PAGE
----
Novel study designs to investigate the placebo response
© Enck et al; licensee BioMed Central Ltd. 2011
Received: 14 September 2010
Accepted: 10 June 2011
Published: 10 June 2011
Investigating the size and mechanisms of the placebo response in clinical trials have relied on experimental procedures that simulate the double-blind randomized placebo-controlled design. However, as the conventional design is thought to elucidate drug rather than placebo actions, different methodological procedures are needed for the placebo response.
We reviewed the respective literature for trials designs that may be used to elucidate the size of the placebo response and the mechanisms associated with it.
In general, this can be done by either manipulation the information provided to the subjects, or by manipulation the timing of the drug applied. Two examples of each strategy are discussed: the "balanced placebo design" (BDP) and the "balanced cross-over design" (BCD) and their variants are based on false information, while the "hidden treatment" (HT) and the ""delayed response test" (DRT) are based on manipulating the time of drug action. Since most such approaches include deception or incomplete information of the subjects they are suitable for patient only with authorized deception.
Both manipulating the information provided to subjects (BDP, DCD) or manipulating the timing of drug application (HT, DRT) allows overcoming some of the restrictions of conventional drug trials in the assessment of the placebo response, but they are feasible mostly in healthy subjects for ethical reasons.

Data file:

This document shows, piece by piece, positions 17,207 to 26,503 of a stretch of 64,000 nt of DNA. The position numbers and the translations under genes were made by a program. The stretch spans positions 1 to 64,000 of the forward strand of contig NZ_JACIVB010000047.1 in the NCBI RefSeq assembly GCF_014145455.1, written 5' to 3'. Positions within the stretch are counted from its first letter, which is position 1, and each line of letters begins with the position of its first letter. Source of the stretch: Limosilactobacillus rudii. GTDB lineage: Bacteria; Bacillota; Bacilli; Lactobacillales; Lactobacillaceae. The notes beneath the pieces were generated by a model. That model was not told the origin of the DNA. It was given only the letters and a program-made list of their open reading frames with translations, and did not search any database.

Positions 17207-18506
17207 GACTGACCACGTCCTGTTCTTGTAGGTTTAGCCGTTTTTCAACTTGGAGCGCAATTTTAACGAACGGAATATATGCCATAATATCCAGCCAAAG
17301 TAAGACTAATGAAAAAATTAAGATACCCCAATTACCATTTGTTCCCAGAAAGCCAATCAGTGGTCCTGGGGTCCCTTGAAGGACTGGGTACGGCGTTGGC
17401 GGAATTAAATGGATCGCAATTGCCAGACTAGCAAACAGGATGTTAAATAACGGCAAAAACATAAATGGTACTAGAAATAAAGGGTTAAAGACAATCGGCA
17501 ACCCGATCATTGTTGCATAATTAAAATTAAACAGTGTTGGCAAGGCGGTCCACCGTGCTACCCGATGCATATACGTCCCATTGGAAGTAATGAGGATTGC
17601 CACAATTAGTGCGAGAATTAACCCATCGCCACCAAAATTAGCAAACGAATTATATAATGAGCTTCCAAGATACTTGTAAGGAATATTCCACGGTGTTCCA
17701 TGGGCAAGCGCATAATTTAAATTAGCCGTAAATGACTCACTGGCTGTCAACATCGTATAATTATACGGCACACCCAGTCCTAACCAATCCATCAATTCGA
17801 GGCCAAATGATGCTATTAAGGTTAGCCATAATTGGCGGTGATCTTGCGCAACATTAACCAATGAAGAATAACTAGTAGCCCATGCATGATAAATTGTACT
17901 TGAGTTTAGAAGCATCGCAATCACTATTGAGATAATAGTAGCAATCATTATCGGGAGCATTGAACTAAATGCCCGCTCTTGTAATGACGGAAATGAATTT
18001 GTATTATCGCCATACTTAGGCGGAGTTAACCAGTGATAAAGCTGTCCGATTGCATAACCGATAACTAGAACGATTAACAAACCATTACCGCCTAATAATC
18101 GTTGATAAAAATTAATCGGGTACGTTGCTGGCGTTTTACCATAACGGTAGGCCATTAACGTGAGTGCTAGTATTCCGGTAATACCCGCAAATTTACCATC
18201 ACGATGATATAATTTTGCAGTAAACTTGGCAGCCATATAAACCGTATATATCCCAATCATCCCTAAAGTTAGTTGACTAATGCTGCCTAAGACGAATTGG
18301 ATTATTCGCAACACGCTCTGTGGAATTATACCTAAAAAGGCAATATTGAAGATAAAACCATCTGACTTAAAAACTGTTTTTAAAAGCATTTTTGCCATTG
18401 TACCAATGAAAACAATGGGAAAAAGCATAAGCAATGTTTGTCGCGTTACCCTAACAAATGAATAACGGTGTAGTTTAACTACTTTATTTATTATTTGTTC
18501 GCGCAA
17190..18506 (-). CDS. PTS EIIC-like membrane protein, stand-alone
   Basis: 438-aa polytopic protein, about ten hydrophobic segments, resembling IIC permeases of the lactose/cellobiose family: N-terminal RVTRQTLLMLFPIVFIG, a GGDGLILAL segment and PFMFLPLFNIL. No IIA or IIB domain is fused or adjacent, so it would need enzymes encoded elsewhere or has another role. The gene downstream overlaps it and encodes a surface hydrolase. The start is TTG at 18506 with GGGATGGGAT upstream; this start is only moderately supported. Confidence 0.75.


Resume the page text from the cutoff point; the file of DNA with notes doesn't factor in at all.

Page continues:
Keywordsstudy design experimental research placebo
Placebo response and placebo effect
Ever since the dawn of the first randomized placebo-controlled trials testing new drugs and treatments in the middle of the last century, and even before , placebo responses in clinical trials have given rise to discussion and concern regarding their mechanisms, and have usually been regarded as a nuisance or a barrier to a rational approach in modern drug development. High placebo responses have induced false expectations regarding drug efficacy and resulted in the refusal or withdrawal of drugs in some cases, e.g. neurokinins in the treatment of depression.
Not only do placebo responses in clinical trials impose significant limits to the testing of new compounds, but they are also linked to the drug adherence and compliance of patients in such trials in a paradoxical way. Patients that adhered to medication instructions by more than 80% showed better survival in a coronary disease study, and poor drug adherence in a myocardial infarction survivor study was associated with a higher risk of mortality  irrespective of whether the active compound or a placebo was taken, and regardless of other potential risk factors. This has been attributed to the greater expectancies or beliefs, both in drug and placebo responders that the medication may be of help, although other factors, such as health behaviors, cannot be ruled out completely. These findings have certainly fostered the development of further experimental approaches to the placebo phenomenon .